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The opening frame of two Liberal attack ads released Jan. 21, 2011.
The opening frame of two Liberal attack ads released Jan. 21, 2011.

Analysis

Liberal attack ads lack ferocity Add to ...

Although an election may or may not be coming, an election campaign is certainly underway, as the Liberal Party released two attack ads on Friday to counter a spate of Conservative commercials that went out earlier this week.

As attack ads go, the Liberal messages are pretty gentle. True to Michael Ignatieff's word, the 30-second commercials avoid personal attacks, instead targeting Conservative policies that Liberals believe are not popular with voters.

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One commercial criticizes Prime Minister Stephen Harper's decision to proceed with the purchase of F-35 stealth fighters to replace the military's aging fleet of CF-18s.

"An untendered deal to spend 16-billion of your tax dollars on 65 fighter jets. What could he be thinking?" the female narrator intones. "Is this your Canada, or Harper's?"

The second ad targets the Conservatives' decision to proceed with a fresh round of corporate tax cuts even as "it's harder than ever to get by and your family's cost of living keeps climbing."

The party believes that most Canadians oppose both the tax cuts and the fighter jet purchase, which was initiated almost a decade ago by the Liberal government of the day.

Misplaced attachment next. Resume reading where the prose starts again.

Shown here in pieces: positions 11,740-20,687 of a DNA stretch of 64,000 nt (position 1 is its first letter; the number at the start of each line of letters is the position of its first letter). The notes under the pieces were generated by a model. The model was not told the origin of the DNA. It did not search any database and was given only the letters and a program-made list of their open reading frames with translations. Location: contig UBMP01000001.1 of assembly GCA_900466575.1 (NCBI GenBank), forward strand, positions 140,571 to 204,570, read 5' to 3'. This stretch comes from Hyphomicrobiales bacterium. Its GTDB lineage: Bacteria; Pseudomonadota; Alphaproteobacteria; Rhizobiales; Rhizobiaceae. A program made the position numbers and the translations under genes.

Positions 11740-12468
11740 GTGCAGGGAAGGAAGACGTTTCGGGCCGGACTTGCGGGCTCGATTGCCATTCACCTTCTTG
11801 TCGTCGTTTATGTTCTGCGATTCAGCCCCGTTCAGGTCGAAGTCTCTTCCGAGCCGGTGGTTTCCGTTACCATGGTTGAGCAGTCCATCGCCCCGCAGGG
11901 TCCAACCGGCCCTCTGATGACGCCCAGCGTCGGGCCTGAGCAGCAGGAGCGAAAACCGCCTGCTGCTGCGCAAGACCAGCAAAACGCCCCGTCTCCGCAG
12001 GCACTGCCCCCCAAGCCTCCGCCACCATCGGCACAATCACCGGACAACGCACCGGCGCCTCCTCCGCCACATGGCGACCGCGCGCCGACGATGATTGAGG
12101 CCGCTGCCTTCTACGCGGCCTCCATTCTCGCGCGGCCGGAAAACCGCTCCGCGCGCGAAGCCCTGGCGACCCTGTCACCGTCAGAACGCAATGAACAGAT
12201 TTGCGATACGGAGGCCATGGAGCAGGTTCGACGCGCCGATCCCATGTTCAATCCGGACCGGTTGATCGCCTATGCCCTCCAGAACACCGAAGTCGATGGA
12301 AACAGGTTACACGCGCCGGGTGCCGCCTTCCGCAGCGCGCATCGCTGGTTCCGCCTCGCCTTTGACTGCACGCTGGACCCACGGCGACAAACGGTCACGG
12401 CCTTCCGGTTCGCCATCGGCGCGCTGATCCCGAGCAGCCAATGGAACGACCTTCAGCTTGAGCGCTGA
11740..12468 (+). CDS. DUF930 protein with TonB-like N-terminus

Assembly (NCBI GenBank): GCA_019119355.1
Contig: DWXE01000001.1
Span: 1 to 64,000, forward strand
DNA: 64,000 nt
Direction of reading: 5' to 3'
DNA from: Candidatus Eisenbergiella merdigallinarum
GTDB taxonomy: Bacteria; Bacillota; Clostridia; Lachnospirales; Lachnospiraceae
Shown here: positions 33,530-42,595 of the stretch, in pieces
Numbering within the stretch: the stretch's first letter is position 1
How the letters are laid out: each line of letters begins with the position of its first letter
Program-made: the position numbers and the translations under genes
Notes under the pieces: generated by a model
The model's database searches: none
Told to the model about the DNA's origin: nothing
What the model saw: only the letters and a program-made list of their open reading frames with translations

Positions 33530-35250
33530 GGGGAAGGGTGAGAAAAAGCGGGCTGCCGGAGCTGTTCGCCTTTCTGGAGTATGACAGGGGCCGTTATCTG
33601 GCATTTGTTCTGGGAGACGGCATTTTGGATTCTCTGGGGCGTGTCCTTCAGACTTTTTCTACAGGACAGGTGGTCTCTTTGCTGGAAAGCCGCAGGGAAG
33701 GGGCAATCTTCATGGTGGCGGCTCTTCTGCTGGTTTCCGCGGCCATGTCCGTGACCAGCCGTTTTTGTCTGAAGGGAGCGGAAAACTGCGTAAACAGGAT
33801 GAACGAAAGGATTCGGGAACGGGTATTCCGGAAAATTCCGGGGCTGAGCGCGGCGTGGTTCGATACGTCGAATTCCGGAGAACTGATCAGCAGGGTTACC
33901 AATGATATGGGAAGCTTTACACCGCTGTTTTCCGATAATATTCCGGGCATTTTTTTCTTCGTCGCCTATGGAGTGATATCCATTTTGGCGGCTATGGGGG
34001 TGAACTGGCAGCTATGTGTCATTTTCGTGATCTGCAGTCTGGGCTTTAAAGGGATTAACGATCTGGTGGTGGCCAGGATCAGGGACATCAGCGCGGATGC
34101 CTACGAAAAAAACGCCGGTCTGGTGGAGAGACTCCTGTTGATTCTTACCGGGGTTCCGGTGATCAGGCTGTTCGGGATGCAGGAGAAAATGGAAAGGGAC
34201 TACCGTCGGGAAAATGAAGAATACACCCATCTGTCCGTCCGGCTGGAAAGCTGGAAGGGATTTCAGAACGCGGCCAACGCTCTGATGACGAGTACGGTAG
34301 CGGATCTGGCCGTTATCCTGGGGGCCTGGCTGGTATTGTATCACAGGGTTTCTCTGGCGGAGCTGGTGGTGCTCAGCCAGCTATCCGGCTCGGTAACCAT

The commercials began running nationally starting on Friday, but the party declined to say how often they would run or at what cost.

Dimitri Soudas, Mr. Harper's director of communications, called the Liberal ads "an assault on job-creators, workers in Canada's aerospace industry, and workers right across the country."

He noted that the Liberal leader is not mentioned in either commercial. "By keeping Michael Ignatieff out of view, the Liberals are conceding his unpopularity among Canadians." Mr. Ignatieff scores below both Mr. Harper and NDP Leader Jack Layton in polls assessing their popularity.

All of this noise is predicated on the assumption that the government will fall over its budget, expected in March, forcing an election. With the Liberals determined to vote against that budget, it's up to the NDP to decide whether the government survives. At the moment, the NDP is not advertising at all.

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